With tropical activity ramping up in the Atlantic and Pacific, Meteorologists rely heavily on weather observation satellites to get the latest updates on tropical cyclones.
Not only do these satellites provide information on tropical cyclones, but they also provide information for many other weather events, including thunderstorms, clouds, fog, and many more.
Let’s take a look back in time to see where weather observation satellites began and how we arrived to the advanced satellites of today.
The idea for a weather observation satellite first popped up in 1946. After many years of research and trial and error, the first successful weather observation satellite was launched in April of 1960.
This satellite was called TIROS-1, which is short for “television infrared observation satellite”.
TIROS-1 was equipped with two TV cameras and two video recorders. It was able to send back thousands of images and hours of footage of clouds and storm systems that moved across Earth.
TIROS-1 was in orbit for 78 days and provided a craving for more technologically advanced weather observation satellites.
On December 11, 1970, a new milestone was reached.
The National Oceanic and Atmospheric Administration helped launch a polar-orbiting satellite, appropriately named NOAA-1. This was a joint effort with NASA.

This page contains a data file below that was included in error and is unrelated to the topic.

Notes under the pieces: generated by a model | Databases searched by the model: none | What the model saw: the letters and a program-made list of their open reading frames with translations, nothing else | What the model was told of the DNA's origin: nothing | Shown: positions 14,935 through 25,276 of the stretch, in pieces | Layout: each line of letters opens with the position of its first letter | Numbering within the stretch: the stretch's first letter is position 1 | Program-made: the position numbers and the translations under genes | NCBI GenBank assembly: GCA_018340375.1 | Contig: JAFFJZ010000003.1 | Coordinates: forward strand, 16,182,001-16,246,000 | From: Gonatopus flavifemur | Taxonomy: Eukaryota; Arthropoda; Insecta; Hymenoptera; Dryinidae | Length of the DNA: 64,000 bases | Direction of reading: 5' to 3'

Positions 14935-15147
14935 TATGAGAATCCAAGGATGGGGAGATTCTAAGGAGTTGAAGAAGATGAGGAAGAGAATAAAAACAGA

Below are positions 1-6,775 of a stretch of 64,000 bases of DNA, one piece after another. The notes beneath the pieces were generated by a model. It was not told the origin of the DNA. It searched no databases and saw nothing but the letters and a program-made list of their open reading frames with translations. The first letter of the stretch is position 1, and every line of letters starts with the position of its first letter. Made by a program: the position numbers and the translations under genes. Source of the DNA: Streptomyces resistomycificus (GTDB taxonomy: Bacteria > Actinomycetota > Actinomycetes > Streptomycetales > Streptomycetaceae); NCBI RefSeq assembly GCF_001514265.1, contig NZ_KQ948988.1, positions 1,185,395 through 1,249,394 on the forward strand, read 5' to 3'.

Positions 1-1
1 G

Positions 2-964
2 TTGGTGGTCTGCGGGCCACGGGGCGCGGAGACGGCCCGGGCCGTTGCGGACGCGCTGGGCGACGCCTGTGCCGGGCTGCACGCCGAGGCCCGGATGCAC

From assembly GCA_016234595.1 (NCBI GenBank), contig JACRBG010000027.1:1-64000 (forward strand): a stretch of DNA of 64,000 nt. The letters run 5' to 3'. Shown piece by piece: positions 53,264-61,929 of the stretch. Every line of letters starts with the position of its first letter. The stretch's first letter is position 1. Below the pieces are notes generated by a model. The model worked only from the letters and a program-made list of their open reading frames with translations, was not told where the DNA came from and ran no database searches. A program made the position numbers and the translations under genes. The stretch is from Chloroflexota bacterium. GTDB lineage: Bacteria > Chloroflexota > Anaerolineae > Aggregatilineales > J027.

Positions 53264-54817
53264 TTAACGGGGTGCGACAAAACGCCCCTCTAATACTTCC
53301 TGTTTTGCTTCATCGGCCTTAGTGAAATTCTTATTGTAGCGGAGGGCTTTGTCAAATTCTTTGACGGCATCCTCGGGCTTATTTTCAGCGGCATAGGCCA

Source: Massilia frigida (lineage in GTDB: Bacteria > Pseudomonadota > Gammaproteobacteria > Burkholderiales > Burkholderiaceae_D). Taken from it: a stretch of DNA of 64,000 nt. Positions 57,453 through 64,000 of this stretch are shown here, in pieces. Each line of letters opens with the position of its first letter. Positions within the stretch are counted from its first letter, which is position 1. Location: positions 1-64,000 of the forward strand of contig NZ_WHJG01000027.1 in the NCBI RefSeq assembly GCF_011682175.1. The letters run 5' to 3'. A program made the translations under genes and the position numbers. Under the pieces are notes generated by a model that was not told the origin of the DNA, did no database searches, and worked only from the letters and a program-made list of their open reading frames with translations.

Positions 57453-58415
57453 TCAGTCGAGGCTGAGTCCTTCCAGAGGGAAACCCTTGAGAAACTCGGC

NOAA-1 provided cloud images in greater detail. It also helped make contributions to understanding Earth’s radiation budget and monitoring space weather.
Just five years later, GOES-1, short for “geostationary operation environmental satellite,” was launched on October 16, 1975. This launch was revolutionary.
GOES-1 provided near-real time views of Earth’s atmosphere from a fixed location. Forecasters could now see images and data of weather events as they unfolded.
We have come a long way since the 60s and 70s. Scientists and engineers have launched over 80 satellites since the TIROS-1.
The most recent weather observation satellite to be launched is GOES-West, which was formally known as GOES-17.
It was launched on March 1, 2018 and has provided incredibly detailed views of weather events of the western United States, Alaska, and Hawaii, and is projected to be in space for another 13 years..
GOES-West is able to detect low clouds, fog, fire, smoke, dust, and atmospheric river events.
This allows meteorologists to improve their forecasts when it comes to tracking tropical cyclones, putting out air quality warnings and alerts, monitoring events that can cause flooding, and planning transportation routes.
Weather observation satellites have already come a long way since they were first invented, and the future of these satellites is an exciting one. Technology can only improve from here on out which will help provide better accuracy of weather forecasts.
The next satellite to launch will be GOES-T. It was originally set to launch this year, but it needed undergo repairs and is now expected to launch in December 2021.
Once this satellite launches, we'll be able to view more incredible images and video of weather phenomena in greater detail.